Today’s solar eclipse is the last one this year and also very special. During the eclipse, the Sun appeared as a ‘ring of fire’ for a brief moment in entire Telangana but makes lovable feature to many in Hyderabad.
The spectacle wasvvisible in parts of South India. Those living along Mangaluru or Madikeri in Karnataka; Telicherry, Calicut, Palghat in Kerala; and Ooty, Coimbatore, Pollachi, Tiruppur, Palani, Dindigal, Karur, Erode, Trichy, Pudukkottai, Karaikudi, Ammapattinam, Muttupettai in Tamil Nadu are in for a celestial treat. People in the rest of India need not despair: a partial eclipse will be visible everywhere else.
The eclipse commenced at 8:00 am. The disc of the Moon creeped over the Sun from its western edge. The maximum eclipse will be at around 9:30 am and the episode will conclude at around 11:16 am. During the eclipse, the Sun appeared as a crescent of various sizes. For those along the line of annularity, the Sun appeared like a dazzling ring in the sky at 9:30 am or so.
The Sun is about 400-times bigger than the Moon as well as 400-times farther away from Earth. These details together make both objects appear to be about the same angular size in the sky. At times, the Moon comes in between Earth and the Sun and partly obstructs the view of the Sun, causing a partial solar eclipse.
At some other times, all three celestial objects – Sun, Moon and Earth – may be so perfectly aligned that the Moon will obstruct the full face of the Sun for a brief moment. This is called a total solar eclipse. (In the same way, when the Moon enters the shadow cast by Earth, a lunar eclipse happens.)
The annular solar eclipse is a kind of total solar eclipse when the Sun, Moon and Earth are aligned in a straight line. However, on this day, the apparent size of the Moon will be smaller than the apparent size of the Sun, causing only the central part of the Sun to be hidden from view. So the circular edge of the Sun appears like a shining bangle.
Earth’s orbit around the Sun and the Moon’s around Earth are both elliptical. When Earth moves in an elliptical path, it will be closest to the Sun around January 5 and farthest from the Sun around July 4. The Moon also passes through two similar extreme points about once a month, and takes 27.55 days to return to the same point again. If a total solar eclipse occurs when the Sun is relatively closer and the Moon farther, the Sun’s apparent size will be bigger than the Moon’s, which means the Moon won’t be able to cover the full face of the star.
On December 26, Earth will be close to the point on its orbit nearest to the Sun, and the Sun’s apparent size will be about 1,951 arc-seconds. The Moon, on the other hand, won’t be near its point of closest approach, so its apparent magnitude will be about 1,893 arc-seconds.
Why can’t we see it everywhere?
In the image below, the point marked ‘A’ is right along the straight line connecting the Moon and the Sun. Therefore, the Moon will obstruct the central portion of the Sun at this point, and one will be able to see an annular solar eclipse. At the point marked ‘B’, the Moon’s direction is slightly away from that of the Sun’s centre, so only a partial solar eclipse will be visible.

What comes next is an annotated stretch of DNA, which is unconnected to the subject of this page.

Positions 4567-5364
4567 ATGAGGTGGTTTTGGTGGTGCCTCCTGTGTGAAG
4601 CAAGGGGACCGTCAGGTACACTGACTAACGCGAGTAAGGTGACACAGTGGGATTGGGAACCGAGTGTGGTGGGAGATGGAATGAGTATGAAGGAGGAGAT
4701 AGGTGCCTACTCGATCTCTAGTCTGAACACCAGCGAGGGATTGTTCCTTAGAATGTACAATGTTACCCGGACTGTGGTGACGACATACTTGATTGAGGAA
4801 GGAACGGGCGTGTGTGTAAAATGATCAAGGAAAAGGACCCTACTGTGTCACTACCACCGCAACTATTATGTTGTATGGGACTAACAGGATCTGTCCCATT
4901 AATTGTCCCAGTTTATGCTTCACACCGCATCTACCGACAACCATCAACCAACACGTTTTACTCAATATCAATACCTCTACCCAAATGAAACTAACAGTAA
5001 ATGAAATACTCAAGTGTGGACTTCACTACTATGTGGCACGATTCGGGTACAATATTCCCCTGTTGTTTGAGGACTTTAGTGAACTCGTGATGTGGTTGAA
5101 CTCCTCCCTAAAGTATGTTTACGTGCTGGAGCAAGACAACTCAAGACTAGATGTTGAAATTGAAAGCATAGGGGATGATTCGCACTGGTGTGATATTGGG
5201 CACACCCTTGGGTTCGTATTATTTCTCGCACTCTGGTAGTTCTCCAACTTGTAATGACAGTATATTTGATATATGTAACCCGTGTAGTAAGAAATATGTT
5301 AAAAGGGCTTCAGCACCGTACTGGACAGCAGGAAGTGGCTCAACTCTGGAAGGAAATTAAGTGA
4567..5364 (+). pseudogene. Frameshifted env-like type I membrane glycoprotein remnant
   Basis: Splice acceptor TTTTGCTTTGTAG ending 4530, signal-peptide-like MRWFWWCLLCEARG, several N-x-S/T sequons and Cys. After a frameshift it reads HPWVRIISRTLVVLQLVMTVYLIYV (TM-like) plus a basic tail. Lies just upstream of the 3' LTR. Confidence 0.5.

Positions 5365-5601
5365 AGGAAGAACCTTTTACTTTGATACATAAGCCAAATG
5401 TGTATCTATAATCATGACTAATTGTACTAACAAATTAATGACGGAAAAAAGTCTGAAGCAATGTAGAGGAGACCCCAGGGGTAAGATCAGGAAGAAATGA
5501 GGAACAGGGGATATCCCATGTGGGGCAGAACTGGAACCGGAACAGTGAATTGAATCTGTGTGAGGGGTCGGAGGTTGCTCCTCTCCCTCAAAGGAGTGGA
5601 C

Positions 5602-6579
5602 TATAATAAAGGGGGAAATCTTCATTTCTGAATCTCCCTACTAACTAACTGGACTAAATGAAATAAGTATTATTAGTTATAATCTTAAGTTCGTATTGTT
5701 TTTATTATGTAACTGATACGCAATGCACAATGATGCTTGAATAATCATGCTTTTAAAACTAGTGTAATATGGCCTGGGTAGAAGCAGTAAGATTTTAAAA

However, at the point marked ‘C’, the Moon does not come in the way of the Sun at all, so there will be no eclipse at this point. As Earth revolves around its axis, the points A, B and C will trace a path on the planet’s surface, defining the three eclipse paths.
The ‘ring of fire’ will be visible along the path marked red. A partial eclipse will be visible over the rest of India.
How to watch an eclipse?
Any bright object is a threat to our eyes. Staring at bright light could cause anything from temporary discomfort to permanent retinal damage. So you shouldn’t look at a flash of lightning or a welding arc without protecting your eyes first.
On any day, eclipse or not, do not stare at the Sun. There are two ways to observe the Sun safely. You could use a solar filter (not goggles) made specifically for watching eclipses – or you could project the image of the Sun using a telescope or a pinhole camera (but you should not look at the Sun directly through a telescope or a pinhole camera). X-ray films and smoked glass are not safe enough.
The eclipse is an apparent phenomenon. That is, it’s a matter of appearances. Just like an umbrella or a tree obstruct sunlight and provide shade, the Moon obstructs the Sun’s emissions and casts a large shadow on Earth, causing an eclipse. Therefore, eclipses are not events that occur on the Sun and they don’t affect the star at all. So the Sun does not emit any mysterious emissions – nor is it human to fear shadows.
The mythology of Rahu and Ketu is deeply ingrained in India’s cultural psyche. However, ancient Indian astronomers like Aryabhata and Lallacharya have stoutly rejected them. In fact, as far as Indian astronomy is concerned, Aryabhata was the first to present a cogent naturalistic and scientific explanation for eclipses.
In his work Aryabhatiyam, written about 1,500 years ago, Aryabhata argued that the Moon’s shadow falling on a location results in a solar eclipse. Lallacharya’s work Sishyadhivruddhida tantra, a handbook for students of astronomy written 1,300 years ago, unambiguously rejects the Rahu-Ketu story as a myth. India’s scientific heritage is rooted in such rational and logical texts, and not in scriptural fables.
Similarly, unlike the fake claims being circulated on the social media, various studies have shown that cooked food does not get spoiled, nor is stepping outside the home and watching an eclipse. It is a natural celestial show. Please enjoy it safely and with friends and family. #KhabarLive